The Hollywood elite turned out in droves for the inaugural gala of the Wallis Annenberg Center for the Performing Arts on Thursday night in Beverly Hills.
Paparazzi swarmed the intersection of Santa Monica Boulevard and Canon Drive as Demi Moore, Charlize Theron, Nicole Richie, Courteney Cox, Jodie Foster, Gwen Stefani and Gavin Rossdale, among others, made their way into the renovated and expanded 1934 Beverly Hills Post Office and the center’s state-of-the-art, 500-seat Bram Goldsmith Theater.
But the real star of the evening -- which was co-chaired by Robert Redford, Brad Pitt, Jamie Tisch and the center’s namesake, Wallis Annenberg -- was the U.S. Postal system itself, not to mention the range of theatrical experiences one can expect to see in the coming years across the two stages of the $70-million, 2.5 acre performing arts campus, which is referred to as the Wallis.
After cocktails in the sculpture garden and elevated promenade, the 1,000 or so guests were treated to an opening night performance, held twice inside the Bram Theater. The stage featured an oversized, Alice in Wonderland-like post office backdrop as images of stamps featuring famous Hollywood faces scrolled across a translucent screen.
Terri White and the Postmen performed an old-Hollywood style tap dancing number backed by a live orchestra; John Lithgow, Kevin Spacey and Diane Lane performed readings of actual letters -- written by the likes of Martha Graham, Tchaikovsky and Tennessee Williams -- that once passed through the Post Office doors.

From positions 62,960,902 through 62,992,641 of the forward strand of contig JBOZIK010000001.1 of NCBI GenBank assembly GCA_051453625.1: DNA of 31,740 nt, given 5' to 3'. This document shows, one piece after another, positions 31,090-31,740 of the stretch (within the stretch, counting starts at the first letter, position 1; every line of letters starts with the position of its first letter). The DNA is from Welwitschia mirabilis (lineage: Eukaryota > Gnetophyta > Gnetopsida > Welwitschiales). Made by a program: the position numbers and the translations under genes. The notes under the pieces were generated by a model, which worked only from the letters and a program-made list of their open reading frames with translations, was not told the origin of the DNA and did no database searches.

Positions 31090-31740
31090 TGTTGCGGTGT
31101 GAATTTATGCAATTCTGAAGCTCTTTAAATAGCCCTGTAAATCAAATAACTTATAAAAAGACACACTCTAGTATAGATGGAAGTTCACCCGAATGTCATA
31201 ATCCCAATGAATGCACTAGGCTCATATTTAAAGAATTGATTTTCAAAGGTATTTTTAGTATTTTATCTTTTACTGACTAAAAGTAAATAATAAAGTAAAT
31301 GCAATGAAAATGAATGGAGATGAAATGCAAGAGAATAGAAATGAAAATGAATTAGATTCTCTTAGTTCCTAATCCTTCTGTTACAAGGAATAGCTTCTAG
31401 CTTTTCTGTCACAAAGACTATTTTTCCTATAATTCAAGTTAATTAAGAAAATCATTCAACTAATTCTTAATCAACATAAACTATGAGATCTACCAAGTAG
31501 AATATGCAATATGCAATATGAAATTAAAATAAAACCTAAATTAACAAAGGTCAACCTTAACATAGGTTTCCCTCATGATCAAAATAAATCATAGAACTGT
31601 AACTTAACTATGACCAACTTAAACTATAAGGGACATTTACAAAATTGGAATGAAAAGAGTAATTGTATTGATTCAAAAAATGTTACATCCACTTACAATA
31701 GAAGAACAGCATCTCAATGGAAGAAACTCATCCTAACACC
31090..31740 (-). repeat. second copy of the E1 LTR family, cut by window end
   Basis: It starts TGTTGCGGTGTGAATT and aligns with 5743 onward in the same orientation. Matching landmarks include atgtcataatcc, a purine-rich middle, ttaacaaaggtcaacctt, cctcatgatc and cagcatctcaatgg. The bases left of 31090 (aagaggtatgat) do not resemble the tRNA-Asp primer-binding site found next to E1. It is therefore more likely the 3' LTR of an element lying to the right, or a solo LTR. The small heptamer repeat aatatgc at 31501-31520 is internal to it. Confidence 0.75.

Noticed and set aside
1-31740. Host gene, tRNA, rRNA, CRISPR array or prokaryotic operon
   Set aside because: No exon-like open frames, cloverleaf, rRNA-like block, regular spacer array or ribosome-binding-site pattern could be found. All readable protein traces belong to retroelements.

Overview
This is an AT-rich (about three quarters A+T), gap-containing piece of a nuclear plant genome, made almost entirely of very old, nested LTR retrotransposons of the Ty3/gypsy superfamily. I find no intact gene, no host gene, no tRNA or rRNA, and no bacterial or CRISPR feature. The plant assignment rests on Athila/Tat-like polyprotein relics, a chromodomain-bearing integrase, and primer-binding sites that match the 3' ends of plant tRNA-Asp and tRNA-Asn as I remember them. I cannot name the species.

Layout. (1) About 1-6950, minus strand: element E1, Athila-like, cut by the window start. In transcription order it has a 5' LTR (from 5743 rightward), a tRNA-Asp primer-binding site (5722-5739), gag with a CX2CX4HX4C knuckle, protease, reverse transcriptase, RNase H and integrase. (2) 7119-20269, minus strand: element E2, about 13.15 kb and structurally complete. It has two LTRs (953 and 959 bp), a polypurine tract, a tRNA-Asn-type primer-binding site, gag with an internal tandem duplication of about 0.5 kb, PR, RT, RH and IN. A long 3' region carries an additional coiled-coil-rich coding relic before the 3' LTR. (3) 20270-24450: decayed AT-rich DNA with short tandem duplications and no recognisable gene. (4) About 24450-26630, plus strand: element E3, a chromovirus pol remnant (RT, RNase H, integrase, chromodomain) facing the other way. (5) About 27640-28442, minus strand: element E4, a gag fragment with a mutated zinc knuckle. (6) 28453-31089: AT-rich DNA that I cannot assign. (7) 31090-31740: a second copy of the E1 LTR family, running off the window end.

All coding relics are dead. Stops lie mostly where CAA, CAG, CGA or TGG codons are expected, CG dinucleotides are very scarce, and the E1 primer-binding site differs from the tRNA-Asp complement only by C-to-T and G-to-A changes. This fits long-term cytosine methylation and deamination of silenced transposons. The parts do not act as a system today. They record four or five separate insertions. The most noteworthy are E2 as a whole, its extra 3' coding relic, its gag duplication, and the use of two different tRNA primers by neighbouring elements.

Two-time Grammy-winning violinist Hilary Hahn and the dancer Lil Buck performed Camille Saint-Saens’ “The Swan”; later, Paris Opera Ballet members Mathias Heymann and Myriam Ould-Braham performed “La Source” by Leo Delibes.
Even dinner, held in a block-long tent adjacent to the old post office, saw its share of entertainment. Italian tenor Vittorio Grigolo belted out a version of “Maria” and the evening’s sponsor, the high-end Italian brand Salvatore Ferragamo, staged a live fashion show, using the center of the dining room as a runway.
Beverly Hills Mayor John. A. Mirisch toasted the space and its namesake, who gave $25 million to build the complex.
“Now the theater, performance and culture can come to us,” he said, raising his glass. “To Wallis!”
“To Wallis!” the crowd echoed, many nodding at Annenberg, who sat at a table front and center next to Spacey and Theron.
The only thing missing at the lavish affair: Pitt and Redford themselves, who “were unable to make it,” Tisch said addressing the crowd over dinner. “I think Brad is fighting zombies,” she said. “Bob’s out at sea.”
As guests waited for their cars outside at the valet, dancers draped in billowy, white cloth swayed in the air on towering springs. A fitting end to an evening shot through with drama and culture.